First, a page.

American efforts to oust ElBaradei were eventually dropped, but only conditionally and subject that ElBaradei agreement to "get tough" with Iran. Writing in the New Yorker, Symour Hersh described the US demands on ElBaradei thus: "We want you to give us an understanding that you will not say anything publicly that will undermine us."
If I am right and this new agreement between Iran and the IAEA will be given the Paris Agreement treatment, then that explains the recent US and EU criticism of the IAEA and ElBaradei, plus efforts by the US to undermine the agreement by, for example, co-opting it and yet insisting that even Iran's full compliance with the agreement will not suffice to counter charges that Iran is building nuclear weapons. Based on the established pattern, the US will heighten its demands on Iran. Furthermore, it is reasonable to expect the US to try to circumvent the IAEA entirely, and deal with this issue either strictly through the UNSC, or outside of the UN system entirely. Ultimately, the US goal is to ensure that Iran is never capable of getting a "clean bill of health" from the IAEA, or to make the IAEA's finding irrelevant.
The other moving goalposts
Nor was the Paris Agreement fiasco with Iran the only occasion that the US moved the nuclear goalposts to suit itself. Another example can be seen in the indefinite extension of the NPT. The Nuclear Non-Proliferation Treaty required the signatory states to gather on every 5 years to review the treaty and extend its applications for next 5 years. However, in 1995 the signatories agreed to make the treaty permanent, by adopting a resolution to extend the NPT indefinitely.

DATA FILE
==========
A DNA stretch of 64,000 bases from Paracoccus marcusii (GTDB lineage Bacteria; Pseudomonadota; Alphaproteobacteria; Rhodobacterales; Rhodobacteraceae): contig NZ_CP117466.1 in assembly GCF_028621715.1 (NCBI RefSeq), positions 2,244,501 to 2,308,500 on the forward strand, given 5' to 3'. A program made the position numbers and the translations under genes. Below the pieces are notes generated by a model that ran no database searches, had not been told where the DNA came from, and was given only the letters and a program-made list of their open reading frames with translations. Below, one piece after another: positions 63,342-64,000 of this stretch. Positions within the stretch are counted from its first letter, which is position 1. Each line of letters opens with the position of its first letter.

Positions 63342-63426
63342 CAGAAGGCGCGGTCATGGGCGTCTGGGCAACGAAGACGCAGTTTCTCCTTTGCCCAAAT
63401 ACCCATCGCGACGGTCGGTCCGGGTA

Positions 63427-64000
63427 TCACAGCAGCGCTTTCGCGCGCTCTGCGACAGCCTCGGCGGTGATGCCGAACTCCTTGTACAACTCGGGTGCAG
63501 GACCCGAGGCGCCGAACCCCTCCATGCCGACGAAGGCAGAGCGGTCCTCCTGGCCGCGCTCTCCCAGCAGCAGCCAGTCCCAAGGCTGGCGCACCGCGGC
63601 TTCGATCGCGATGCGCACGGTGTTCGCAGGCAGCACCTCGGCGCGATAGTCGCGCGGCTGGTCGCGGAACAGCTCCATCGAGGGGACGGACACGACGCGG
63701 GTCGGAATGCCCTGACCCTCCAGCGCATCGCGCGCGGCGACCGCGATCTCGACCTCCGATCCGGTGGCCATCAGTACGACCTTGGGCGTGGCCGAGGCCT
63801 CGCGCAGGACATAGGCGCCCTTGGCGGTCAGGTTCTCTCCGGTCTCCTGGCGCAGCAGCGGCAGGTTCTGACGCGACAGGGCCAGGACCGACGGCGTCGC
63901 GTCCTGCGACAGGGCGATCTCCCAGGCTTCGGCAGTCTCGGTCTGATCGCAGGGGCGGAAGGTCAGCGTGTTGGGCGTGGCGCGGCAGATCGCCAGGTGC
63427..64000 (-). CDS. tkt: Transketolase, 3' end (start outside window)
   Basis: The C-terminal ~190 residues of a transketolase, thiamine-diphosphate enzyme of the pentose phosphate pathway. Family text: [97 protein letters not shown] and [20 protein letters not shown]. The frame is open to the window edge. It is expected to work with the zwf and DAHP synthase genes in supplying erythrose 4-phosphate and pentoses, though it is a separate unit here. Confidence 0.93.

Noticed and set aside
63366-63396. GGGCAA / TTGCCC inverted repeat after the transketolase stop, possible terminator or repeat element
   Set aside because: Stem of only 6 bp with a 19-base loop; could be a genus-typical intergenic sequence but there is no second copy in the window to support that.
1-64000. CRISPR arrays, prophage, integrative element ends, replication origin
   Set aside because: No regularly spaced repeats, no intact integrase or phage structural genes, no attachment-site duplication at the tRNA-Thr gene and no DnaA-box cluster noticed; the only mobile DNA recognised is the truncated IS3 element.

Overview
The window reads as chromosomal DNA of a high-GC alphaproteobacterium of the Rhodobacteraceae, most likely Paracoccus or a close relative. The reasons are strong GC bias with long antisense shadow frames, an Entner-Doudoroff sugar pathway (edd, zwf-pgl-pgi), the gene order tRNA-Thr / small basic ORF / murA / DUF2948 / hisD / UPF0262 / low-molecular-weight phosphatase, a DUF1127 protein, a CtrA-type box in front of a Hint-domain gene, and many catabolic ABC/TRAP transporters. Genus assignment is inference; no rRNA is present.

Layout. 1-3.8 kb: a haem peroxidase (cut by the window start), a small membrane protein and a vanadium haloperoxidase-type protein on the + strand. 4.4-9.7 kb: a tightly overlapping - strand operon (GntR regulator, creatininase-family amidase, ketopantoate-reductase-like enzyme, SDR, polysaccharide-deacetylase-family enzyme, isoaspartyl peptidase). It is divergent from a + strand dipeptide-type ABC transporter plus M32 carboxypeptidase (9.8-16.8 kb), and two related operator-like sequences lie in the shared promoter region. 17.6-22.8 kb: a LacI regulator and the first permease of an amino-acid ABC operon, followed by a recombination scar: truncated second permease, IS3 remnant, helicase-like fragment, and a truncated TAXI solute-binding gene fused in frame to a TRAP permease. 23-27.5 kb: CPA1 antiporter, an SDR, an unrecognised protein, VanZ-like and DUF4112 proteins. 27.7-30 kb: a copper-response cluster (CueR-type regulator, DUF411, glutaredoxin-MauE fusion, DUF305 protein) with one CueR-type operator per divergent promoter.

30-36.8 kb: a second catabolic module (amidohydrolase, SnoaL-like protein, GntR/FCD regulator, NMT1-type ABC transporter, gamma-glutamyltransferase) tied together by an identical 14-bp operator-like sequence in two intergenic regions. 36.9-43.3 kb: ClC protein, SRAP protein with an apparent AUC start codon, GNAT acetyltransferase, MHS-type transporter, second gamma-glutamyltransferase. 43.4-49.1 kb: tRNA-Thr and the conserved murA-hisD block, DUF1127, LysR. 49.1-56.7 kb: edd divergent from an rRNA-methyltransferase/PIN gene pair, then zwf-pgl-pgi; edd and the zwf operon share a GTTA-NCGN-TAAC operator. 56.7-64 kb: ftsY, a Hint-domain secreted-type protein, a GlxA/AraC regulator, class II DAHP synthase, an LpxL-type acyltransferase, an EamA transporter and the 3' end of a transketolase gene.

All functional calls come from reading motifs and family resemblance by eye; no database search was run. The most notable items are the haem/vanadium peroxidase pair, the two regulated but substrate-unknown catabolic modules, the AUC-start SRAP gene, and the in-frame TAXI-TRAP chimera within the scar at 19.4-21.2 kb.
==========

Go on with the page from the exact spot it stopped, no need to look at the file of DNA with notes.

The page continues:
The US was naturally supportive of the NPT's indefinite extension, which had the practical effect of securing the monopoly of the states armed with nuclear weapons. The Nonproliferation Treaty is essentially a bargain, according to which the non-nuclear armed states agreed to suspend their right to manufacture nuclear weapons and to allow IAEA inspectors to verify their suspension - and in return the 5 recognized nuclear-armed states (the US, China, Russia, France and the UK) were obligated to work towards their own nuclear disarmament, to share civilian nuclear technology with other NPT signatory states, and to not share nuclear technology with non-signatories such as Israel, Pakistan and India. With the indefinite extension of the treaty, the US was now even freer than usual to ignore its obligations under the treaty.